Unanticipated Problems

Developing causal explanations for the behavior of arbitrary constructions proved to be more complex for the faculty than anticipated. Also, students' false expectations confounded interpretation of test data. Definitional problems arose out of the testing of "normal" versus "abnormal" physical properties and of absolute versus relative measurement of these properties.

Although significant progress was made in developing the intelligent tutor, it proved unrealistic to incorporate the tutoring software into the final software product within the time-frame of the project.

Major Insights And Lessons Learned

Faculty often had difficulty pinpointing the nature of student problems simply from observing them using the software. When a student felt the simulation had behaved unexpectedly, for example, there were at least four explanations: 1) the student did not understand how the simulated system represented the real systems being simulated (a problem with the interface); 2) the simulated system did not accurately represent the real system (a problem with the simulation model itself); 3) the student had misconceptions about the real system, and/or 4) the student was misinterpreting the results.

The first two explanations complicate the use of simulations in education and underscore the need for thorough testing of both the user interface and the simulation model. If a simulation is to erase student misconceptions about real biological systems, then both students and instructors must have confidence that what they are seeing in the simulation accurately reflects what happens in real life. Otherwise, it is not possible to know whether to focus on the student or on the software when something unexpected happens. These problems were especially acute for this software because of its ability to design systems of arbitrary complexity, challenging even expert faculty to know what to expect.

Generally, designing and building effective educational software is very difficult, time-consuming and expensive. Testing the pedagogical goals of the software while it is being developed and while it is in use is essential, but very little software is subjected to this kind of review.

Project Continuation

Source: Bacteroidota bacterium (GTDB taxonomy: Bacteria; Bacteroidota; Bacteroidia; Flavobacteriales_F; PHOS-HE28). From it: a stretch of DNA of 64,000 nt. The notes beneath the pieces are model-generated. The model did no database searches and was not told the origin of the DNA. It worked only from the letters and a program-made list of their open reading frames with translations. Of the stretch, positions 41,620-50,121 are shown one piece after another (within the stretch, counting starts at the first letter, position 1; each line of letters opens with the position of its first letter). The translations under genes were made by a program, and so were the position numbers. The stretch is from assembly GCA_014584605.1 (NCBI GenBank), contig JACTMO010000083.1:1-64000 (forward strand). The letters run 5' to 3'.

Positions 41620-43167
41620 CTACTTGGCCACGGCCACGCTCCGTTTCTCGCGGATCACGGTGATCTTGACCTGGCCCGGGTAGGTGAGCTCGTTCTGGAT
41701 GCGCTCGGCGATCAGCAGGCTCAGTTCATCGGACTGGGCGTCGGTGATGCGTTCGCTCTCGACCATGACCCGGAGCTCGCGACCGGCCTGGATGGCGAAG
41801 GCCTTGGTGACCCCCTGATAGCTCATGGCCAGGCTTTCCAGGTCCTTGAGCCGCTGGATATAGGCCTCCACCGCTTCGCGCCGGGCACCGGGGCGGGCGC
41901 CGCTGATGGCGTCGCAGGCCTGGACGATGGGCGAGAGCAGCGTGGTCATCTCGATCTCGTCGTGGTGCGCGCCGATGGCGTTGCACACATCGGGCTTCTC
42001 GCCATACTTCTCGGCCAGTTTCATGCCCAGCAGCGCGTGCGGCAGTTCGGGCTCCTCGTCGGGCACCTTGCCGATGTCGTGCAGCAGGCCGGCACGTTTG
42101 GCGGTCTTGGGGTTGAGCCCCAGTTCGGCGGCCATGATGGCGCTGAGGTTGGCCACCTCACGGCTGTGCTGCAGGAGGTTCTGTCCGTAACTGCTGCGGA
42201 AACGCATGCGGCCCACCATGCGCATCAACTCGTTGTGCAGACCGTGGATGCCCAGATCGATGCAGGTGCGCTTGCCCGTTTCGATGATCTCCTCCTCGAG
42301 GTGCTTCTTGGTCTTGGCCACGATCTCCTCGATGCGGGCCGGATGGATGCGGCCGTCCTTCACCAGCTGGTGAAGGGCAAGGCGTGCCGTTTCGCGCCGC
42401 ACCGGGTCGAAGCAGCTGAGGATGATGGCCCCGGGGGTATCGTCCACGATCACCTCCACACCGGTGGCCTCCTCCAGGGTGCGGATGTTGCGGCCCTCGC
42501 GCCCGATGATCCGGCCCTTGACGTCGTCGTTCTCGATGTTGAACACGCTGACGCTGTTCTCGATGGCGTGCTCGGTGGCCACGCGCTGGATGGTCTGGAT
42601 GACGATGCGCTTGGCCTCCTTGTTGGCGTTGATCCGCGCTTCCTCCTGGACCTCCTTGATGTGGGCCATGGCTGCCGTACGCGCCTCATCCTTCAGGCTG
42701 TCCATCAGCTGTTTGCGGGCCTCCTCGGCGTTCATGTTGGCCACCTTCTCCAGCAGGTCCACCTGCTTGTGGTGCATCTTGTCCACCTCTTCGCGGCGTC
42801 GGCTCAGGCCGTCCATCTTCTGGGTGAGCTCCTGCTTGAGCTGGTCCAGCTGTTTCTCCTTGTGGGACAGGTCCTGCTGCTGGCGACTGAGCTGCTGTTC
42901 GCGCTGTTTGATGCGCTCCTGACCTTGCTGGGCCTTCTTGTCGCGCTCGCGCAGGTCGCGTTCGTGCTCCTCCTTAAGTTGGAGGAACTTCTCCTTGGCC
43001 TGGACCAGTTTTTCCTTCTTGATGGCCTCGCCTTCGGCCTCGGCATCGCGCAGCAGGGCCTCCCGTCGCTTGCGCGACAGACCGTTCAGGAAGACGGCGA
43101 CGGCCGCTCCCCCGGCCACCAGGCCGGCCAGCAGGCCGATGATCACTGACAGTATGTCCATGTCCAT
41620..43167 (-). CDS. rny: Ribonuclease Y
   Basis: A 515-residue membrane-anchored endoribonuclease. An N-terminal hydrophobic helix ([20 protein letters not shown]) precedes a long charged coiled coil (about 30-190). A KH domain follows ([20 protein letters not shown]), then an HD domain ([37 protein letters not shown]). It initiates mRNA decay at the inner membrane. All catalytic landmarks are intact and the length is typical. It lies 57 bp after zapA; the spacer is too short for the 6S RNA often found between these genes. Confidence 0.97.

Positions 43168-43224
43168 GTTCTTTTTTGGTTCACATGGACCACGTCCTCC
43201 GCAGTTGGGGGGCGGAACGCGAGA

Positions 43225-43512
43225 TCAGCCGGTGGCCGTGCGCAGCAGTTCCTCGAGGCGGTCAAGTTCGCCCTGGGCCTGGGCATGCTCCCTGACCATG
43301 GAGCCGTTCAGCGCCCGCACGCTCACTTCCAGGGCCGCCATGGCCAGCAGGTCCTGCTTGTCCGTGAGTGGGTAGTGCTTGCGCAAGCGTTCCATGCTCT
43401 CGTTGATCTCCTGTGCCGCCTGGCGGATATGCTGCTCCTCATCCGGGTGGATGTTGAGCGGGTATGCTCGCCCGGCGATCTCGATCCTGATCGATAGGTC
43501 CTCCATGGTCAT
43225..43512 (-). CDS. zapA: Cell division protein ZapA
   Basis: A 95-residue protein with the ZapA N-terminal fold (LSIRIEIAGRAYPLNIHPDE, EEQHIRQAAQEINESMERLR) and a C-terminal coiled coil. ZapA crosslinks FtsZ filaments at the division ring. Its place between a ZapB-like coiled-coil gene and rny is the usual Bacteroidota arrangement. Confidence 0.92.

The software is used in several University of Oregon biology courses. Testing at the 18 sites continues; therefore, neither the software nor the curricular materials are quite ready for final publication. When FIPSE support ended, the University, Apple Computer, and BioQUEST funded the last stages of the project. The software will be published on CD-ROM with other BioQUEST materials in 1993 by the University of Maryland Press.

One of the project directors, the Chair of the Biology Department, was awarded a second FIPSE grant of $257,000 to support workshop biology for non-majors. This project, which promotes scientific literacy through investigative labs and issue-oriented activities, was influenced by the student-directed and open-ended investigations of the Construction Kit. Recently, the toolkit has been modified to be more useful in a workshop format.

Available Information

Beta versions of the software (the Cardiovascular Construction Kit) and the lab and users' manuals are available from the project directors:

Daniel Udovic
Department of Biology
University of Oregon-POB 3158
Eugene, OR 97403
503-346-6051

Nils Peterson
From the Heart Software
Eugene, OR 97403

Sarah A. Douglas
Department of Computer and Information Science
University of Oregon
Eugene, OR 97403
503-346-3974

The software runs on MacIntosh computers. It requires a hard disk and at least four megabytes of memory. Please send two empty 800-kilobyte or high-density diskettes. In return, the project directors ask for help in evaluating the software and curricular materials at additional campus sites.

The Intelligent Tutor is also available, as is a 17-minute videotape of the toolkit in use.

The software and manuals are also being distributed as part of the BioQUEST project. BioQuest simulations are published on CD-ROM by the University of Maryland Press. For information about BioQUEST, write to:

John Jungck
Project BioQUEST
Beloit College
Beloit, WI
608-363-2743

Several articles based on the project include:

Douglas, S., Peterson, N.S., and Udovic, D. "The Cardiovascular Construction Kit." In BioQUEST: Quality Undergraduate Educational Simulations and Tools, University of Maryland Press. 1993.

Douglas, S.A. and Zheng-Yang Liu. "Generating Causal Explanation from a Cardiovascular Simulation" in Proceedings of the International Joint Conference on Artificial Intelligence, Detroit, MI, August 1989.

Downing, Keith Linn. 1990. The Use of Teleology in the Qualitative Evaluation and Explanation of Circulatory Systems. Ph.D. Dissertation. University of Oregon. (Available through University Microfilms.)

Novak, David. "A Laboratory Curriculum for the Cardiovascular Toolkit". Thesis submitted in partial completion of the Master's Degree, Summer 1989.